Save the Children emergency statement: India Earthquake 19 Apr 2001
Almost three months after a devastating earthquake hit the western Indian State of Gujarat on 26th January national and international efforts continue with the process of reconstruction. As of 3rd April, the latest official figures show that 21 districts felt the impact of this disaster with Kachchh-Bhuj, Ahmedabad, Rajkot, and Jamnagar being worst hit. A total of 15.9 million people were affected; 20,0005 bodies were recovered and 66,812 people were injured. In addition, 358,000 houses were destroyed and 873,000 damaged. The estimated cost of overall damage is US$4.6 billion. Many people are still living in temporary tents, which are becoming unbearable as temperatures rise up to summer highs of 120 degrees and the monsoon season approaches. These people must rely on government agencies and other organisations to provide drinking water, kerosene for fuel and light and what, rice and other food stuffs. Children also need help to overcome the great losses they’ve sustained and to restore a sense of security and routine.
There have been reports of security incidents affecting local NGOs, some of whom are partners of international NGOs. The incidents reported have included threats to personnel and property. Save the Children (UK) remains alert to any signs of risks.
Key Issues for Children
- children lost members of their families in the earthquake
- children have lost homes
- many hospitals and health centres were destroyed leaving children and their families without access to essential health care services
- schools and child development centres were destroyed thus denying children opportunities for mental and social development
Save the Children's response
Immediately following the earthquake Save the Children (SC) in collaboration with our local partner Abiyan, distributed essential non food relief items such as tents, blankets, Jerrycans, and rolls of plastic sheeting. We are now in the process of reporting on the relief distributions that took place and making plans for the remaining stock of relief items.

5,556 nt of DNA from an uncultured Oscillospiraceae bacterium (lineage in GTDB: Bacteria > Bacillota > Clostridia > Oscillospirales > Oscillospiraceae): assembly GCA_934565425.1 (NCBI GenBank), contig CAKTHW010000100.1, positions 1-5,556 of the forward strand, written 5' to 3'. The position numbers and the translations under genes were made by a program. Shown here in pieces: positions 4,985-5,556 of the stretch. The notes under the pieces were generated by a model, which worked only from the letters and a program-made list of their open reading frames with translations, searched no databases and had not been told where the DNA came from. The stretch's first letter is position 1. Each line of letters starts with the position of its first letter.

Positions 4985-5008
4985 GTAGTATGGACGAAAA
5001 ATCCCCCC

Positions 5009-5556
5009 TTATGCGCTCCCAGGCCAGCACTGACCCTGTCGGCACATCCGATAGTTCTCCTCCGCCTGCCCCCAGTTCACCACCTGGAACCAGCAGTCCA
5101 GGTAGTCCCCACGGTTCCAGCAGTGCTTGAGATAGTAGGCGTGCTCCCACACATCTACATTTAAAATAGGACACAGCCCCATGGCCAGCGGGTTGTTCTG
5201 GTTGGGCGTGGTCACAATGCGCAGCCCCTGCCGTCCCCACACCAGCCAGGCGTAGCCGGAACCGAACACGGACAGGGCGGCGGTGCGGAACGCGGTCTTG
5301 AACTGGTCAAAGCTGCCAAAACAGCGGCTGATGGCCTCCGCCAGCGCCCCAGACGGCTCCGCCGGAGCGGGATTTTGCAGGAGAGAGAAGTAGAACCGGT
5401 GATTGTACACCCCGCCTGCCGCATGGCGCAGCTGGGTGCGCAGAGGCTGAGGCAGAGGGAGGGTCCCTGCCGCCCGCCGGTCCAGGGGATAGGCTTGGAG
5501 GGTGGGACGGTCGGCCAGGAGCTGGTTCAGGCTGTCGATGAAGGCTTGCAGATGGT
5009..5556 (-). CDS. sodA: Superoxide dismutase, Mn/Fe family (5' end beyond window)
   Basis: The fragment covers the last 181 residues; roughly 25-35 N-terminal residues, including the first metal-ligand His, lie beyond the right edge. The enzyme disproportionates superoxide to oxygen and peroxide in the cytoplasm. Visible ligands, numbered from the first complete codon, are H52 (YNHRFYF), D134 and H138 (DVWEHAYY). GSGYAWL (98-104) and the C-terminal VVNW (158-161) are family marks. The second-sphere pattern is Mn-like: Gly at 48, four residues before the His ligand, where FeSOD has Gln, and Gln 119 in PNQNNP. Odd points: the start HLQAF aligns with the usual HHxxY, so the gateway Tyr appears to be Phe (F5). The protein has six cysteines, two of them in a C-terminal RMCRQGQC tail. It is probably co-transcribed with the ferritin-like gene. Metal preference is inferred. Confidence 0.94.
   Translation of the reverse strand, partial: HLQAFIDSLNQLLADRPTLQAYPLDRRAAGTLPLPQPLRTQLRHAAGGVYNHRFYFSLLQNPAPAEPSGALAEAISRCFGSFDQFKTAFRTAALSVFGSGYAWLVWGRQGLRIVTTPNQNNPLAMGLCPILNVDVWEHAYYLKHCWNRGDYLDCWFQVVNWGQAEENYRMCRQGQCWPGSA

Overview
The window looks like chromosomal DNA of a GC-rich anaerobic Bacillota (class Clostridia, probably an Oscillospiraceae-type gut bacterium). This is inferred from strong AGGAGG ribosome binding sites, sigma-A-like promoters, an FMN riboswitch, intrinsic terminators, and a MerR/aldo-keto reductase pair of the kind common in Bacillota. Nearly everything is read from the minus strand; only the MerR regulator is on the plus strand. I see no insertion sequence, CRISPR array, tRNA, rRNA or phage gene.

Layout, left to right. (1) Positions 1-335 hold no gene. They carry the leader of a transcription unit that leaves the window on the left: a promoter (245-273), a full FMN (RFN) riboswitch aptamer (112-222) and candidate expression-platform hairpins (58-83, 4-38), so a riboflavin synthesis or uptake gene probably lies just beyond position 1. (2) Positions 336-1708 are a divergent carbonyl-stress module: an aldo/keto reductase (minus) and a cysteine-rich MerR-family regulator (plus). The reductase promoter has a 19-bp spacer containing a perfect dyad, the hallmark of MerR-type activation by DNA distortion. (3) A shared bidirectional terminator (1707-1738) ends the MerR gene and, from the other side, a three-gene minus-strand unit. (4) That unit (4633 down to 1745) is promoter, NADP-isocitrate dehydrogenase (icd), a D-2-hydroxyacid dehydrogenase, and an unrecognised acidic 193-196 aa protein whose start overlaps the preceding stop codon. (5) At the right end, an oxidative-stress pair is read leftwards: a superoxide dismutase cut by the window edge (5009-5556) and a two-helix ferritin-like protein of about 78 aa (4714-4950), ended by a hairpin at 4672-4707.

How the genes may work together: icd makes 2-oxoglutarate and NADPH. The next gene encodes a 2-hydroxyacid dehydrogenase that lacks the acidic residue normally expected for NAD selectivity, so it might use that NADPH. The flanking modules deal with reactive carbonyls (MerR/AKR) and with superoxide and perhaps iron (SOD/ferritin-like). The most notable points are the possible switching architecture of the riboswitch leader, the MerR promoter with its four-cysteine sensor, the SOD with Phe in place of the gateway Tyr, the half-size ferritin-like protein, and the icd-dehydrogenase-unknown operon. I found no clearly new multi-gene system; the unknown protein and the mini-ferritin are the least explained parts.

Save the Children (SC) had previously identified a number of health centres for reconstruction as part of our programme of recovery. This activity is currently under review as a number of donors have since made significant new contributions of money. SC will likely assist dispensaries managed by the village or municipalities rather than State Government in areas where we are supporting other activities. This would involve helping to provide buildings and equipment for dispensaries.
The initial provision of start-up kits to re-establish Integrated Child Development Service Centres (ICDSCs) in villages where the ICDS building had been destroyed by the earthquake has been extended to provide start-up kits to a further 350 locations. SC UK will collaborate with UNICEF to include community mobilisation, training, and cash for work activities to construct permanent buildings. The ICDS centres are multipurpose centres for rehabilitation and providing care and protection for children and their families.
Save the Children (SC) assisted in a survey, which has shown a global malnutrition rate of 20.5% and a severe malnutrition rate of 2.8%. SC will be collaborating with WFP to provide effective nutrition support through the ICDS system. This will involve training of ICDS workers involved in supplementary feeding.
Emergencies Section, 19th April, 2001